That iconic piece of commentary from the dying seconds of the 2011/12 season has been the absolute gold standard ever since. Manchester City dramatically and emphatically tore the Premier League title from the clutches of Manchester United; there never had been, never has been, and likely never will be another moment like it.
Tyler’s delivery was simple yet undeniably effective. It did the once-in-a-lifetime moment justice, while giving it space to breathe, treading water and allowing itself to be elevated by the crashing tidal wave of Sergio Aguero’s thumping, game-changing late strike.
Before that, however, long before that, there had been another line delivered by Tyler that had been synonymous with the Premier League.
It came at the end of Liverpool’s hammer-and-tong, back-and-forth bonanza against Newcastle at a heaving, bouncing Anfield in 1996, and it went a little something like this.
“Barnes, Rush, Barnes, still John Barnes, Collymore… CLOSING INNNN! Liverpool lead in stoppage time! Kevin Keegan hangs his head, he is devastated!”
Collymore’s strike secured a 4-3 victory that sent the Magpies’ title challenge into disrepair, while it left the Reds in with an outside chance of reining in the visitors and defending champions Manchester United.
Liverpool led after just two minutes when Robbie Fowler struck, but
Fowler struck to square the game up ten minutes after the break, but then all hell broke loose, as the turbo-charged mayhem found yet another gear to move into. Faustino Asprilla once again notched Newcastle in front, before Collymore – English football’s record transfer after his £8.5m move from Nottingham Forest – made it 3-3.
20 or so frantic minutes of back-and-forth chaos followed, before the terrorising John Barnes and substitute Ian Rush combined to set up what was, to this point, the most famous goal in Premier League history.
Key Talking Point
A win was essential here to keep any residual title chances alive, as they went in five points off the Magpies – who occupied second place – having played a game more.
And though they took their time getting there, when they did, it was worth the wait.
Collymore’s goal in the second minute of stoppage time will live long in the memory at Anfield, as the Reds turned in a performance that rolled back the years. Roy Evans sat in the dugout, but this could easily have been a Bob Paisley special, such was the quality of the fearless, swashbuckling attacking football on show.
Liverpool Player Ratings
James (5); Wright
He didn’t get his name on the scoresheet but a value could not be placed on the link McManaman offered between Evans’ four-man midfield and the two-man strike force of Collymore and Fowler.
His run and assist for Fowler’s equaliser was symptomatic of a simply unplayable performance, as he bewildered the Newcastle defence with his movement, taking full advantage of the space created by the front two – who had Steve Howey and Philippe Albert on retreat mode throughout.
Key Talking Point
Liverpool legend Kevin Keegan described this one as a ‘classic’ in the wake of his return to Anfield. Even he had to hold his hands up after a breathtaking encounter.
Having led the division by 12 points in mid-January, a dramatic dip in form over February and March saw Newcastle fall to three points behind Sir Alex Ferguson’s side; though they had only played 30 games to the leaders’ 32.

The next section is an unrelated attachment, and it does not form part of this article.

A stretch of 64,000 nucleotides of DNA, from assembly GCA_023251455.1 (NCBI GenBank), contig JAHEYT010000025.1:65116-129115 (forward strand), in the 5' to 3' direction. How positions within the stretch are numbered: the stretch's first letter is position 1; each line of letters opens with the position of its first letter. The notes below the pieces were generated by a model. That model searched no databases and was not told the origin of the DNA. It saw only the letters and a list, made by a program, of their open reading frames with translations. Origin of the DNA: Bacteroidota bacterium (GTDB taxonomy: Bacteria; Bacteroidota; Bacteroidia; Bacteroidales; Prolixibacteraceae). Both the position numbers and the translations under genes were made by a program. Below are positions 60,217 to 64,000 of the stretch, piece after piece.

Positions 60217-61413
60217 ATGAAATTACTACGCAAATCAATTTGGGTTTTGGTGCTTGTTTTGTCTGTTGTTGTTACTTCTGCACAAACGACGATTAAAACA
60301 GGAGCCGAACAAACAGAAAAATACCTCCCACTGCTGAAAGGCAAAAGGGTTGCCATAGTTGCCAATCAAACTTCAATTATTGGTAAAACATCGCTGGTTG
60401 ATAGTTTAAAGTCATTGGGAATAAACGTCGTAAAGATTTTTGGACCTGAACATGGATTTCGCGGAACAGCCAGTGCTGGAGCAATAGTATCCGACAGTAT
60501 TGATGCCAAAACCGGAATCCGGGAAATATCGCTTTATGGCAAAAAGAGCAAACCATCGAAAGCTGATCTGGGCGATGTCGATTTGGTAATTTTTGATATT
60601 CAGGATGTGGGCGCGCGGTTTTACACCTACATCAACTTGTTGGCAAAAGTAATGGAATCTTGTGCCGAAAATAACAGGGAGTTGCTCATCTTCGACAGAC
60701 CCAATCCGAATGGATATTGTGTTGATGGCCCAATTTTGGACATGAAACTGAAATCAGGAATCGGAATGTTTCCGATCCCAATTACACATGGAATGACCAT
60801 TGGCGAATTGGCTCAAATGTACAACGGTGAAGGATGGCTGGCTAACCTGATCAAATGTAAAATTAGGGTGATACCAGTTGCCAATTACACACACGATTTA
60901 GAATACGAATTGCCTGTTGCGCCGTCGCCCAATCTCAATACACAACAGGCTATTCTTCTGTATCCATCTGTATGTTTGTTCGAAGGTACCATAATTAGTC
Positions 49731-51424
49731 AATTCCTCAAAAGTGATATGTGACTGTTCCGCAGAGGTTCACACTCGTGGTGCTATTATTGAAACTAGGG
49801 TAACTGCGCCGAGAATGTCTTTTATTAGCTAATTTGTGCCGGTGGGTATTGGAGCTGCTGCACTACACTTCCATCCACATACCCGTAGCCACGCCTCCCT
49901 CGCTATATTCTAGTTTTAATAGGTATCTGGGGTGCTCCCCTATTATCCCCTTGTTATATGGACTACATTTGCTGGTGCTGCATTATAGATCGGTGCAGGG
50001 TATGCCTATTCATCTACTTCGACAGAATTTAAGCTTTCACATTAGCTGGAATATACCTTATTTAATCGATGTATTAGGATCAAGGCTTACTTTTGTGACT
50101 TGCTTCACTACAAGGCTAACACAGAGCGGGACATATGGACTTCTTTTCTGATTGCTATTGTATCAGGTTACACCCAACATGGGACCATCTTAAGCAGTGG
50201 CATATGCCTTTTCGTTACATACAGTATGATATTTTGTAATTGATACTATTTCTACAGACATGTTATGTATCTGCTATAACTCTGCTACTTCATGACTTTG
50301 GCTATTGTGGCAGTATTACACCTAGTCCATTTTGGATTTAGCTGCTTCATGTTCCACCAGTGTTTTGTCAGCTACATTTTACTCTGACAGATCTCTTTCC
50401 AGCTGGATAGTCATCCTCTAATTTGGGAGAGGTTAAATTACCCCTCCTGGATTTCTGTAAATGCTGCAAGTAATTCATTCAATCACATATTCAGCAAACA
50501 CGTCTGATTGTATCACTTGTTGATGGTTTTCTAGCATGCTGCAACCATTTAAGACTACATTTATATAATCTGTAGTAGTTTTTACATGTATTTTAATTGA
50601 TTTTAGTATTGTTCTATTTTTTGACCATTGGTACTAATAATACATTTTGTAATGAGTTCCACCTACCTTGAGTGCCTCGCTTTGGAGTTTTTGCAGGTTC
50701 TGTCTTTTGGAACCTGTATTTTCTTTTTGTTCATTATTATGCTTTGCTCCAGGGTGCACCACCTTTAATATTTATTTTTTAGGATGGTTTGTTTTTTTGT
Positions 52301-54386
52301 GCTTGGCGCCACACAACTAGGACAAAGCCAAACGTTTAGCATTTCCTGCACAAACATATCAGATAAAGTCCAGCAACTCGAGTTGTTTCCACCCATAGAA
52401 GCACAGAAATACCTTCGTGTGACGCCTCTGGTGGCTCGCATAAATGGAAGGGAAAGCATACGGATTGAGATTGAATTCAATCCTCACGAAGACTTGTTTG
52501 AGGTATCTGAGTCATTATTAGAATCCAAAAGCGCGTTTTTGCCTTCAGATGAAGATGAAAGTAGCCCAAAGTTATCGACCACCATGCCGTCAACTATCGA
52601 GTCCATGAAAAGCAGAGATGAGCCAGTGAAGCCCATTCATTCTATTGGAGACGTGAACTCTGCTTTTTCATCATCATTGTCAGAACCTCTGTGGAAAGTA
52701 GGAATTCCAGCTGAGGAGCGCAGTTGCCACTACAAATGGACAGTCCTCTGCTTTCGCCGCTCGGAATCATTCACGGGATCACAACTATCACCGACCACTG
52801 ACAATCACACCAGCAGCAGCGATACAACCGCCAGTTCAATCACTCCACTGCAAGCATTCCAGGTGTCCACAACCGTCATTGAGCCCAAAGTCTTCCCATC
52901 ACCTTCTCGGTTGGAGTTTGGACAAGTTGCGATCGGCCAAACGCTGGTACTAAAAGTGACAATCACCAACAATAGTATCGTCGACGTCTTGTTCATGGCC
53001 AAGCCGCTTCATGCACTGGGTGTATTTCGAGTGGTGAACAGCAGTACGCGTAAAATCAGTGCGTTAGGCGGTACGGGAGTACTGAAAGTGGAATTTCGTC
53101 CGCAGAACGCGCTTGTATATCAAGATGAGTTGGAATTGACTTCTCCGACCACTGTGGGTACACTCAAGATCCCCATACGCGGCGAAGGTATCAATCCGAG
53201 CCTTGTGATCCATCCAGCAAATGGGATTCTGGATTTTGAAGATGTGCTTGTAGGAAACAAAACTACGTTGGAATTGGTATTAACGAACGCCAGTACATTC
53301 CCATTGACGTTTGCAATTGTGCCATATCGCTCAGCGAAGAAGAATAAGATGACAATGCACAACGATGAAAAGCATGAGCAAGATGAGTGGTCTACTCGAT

The race was still in their hands, but against Liverpool – a strong third place, though five points back having played a game more – they had to win, or at least avoid defeat, to keep the pressure on.
It didn’t fall their way though it would have been no injustice if it had. Questions are rightly asked, however, about the defensive performance put on by Keegan’s team; they seem to simply have no plan B if ‘gung-ho’ doesn’t come off, and they were caught out in that respect here.
Newcastle Player Ratings
Starting XI: Srnicek (5); Watson (7), Howey (6), Albert (5), Beresford (6); Beardsley (8), Batty (6), Lee (6), Ginola (8), Asprilla (7), Ferdinand (8)
Subs: Peacock (N/A)
A constant threat to an often fragile-looking Liverpool defence, the predatory Ferdinand was a typically menacing presence and more than deserved his equalising goal.
He was the perfect foil to the more technically proficient Asprilla, the duo at times looking unstoppable, and unshaken even by a ferocious Anfield atmosphere.
What Aged the Worst
In a word? Kevin Keegan.
Then, he was an up-and-coming manager with a bright future in the game; but one ‘I’d love it if we beat them’ rant and a disastrous spell in charge of England later and…yeah.
Life comes at you fast.
What Aged the Best
By this point, Robbie Fowler was well established as a prolific goalscorer and an exceptional talent, but the levels of consistency he would go on to achieve from here were nothing short of remarkable.
He’d net 36 goals in 1995/96; 36 of the 171 he’d score over his 330 appearances at Anfield.
Later spells with Manchester City and Leeds United wouldn’t quite hit the same heights as he had peaked by 2002, but he is remembered as a bonafide Liverpool legend; even if his second spell wasn’t quite the same.
What Happened Next
This match was remembered as a key junction in the title race, as it took the fate of the title out of faltering Newcastle’s hands and allowed Manchester United to take control.
They would sign Alan Shearer from Blackburn Rovers the following summer.
Liverpool went on to finish third and didn’t quite capitalise on the momentum built here; though it would be their closest brush with the title until Rafael Benitez came along.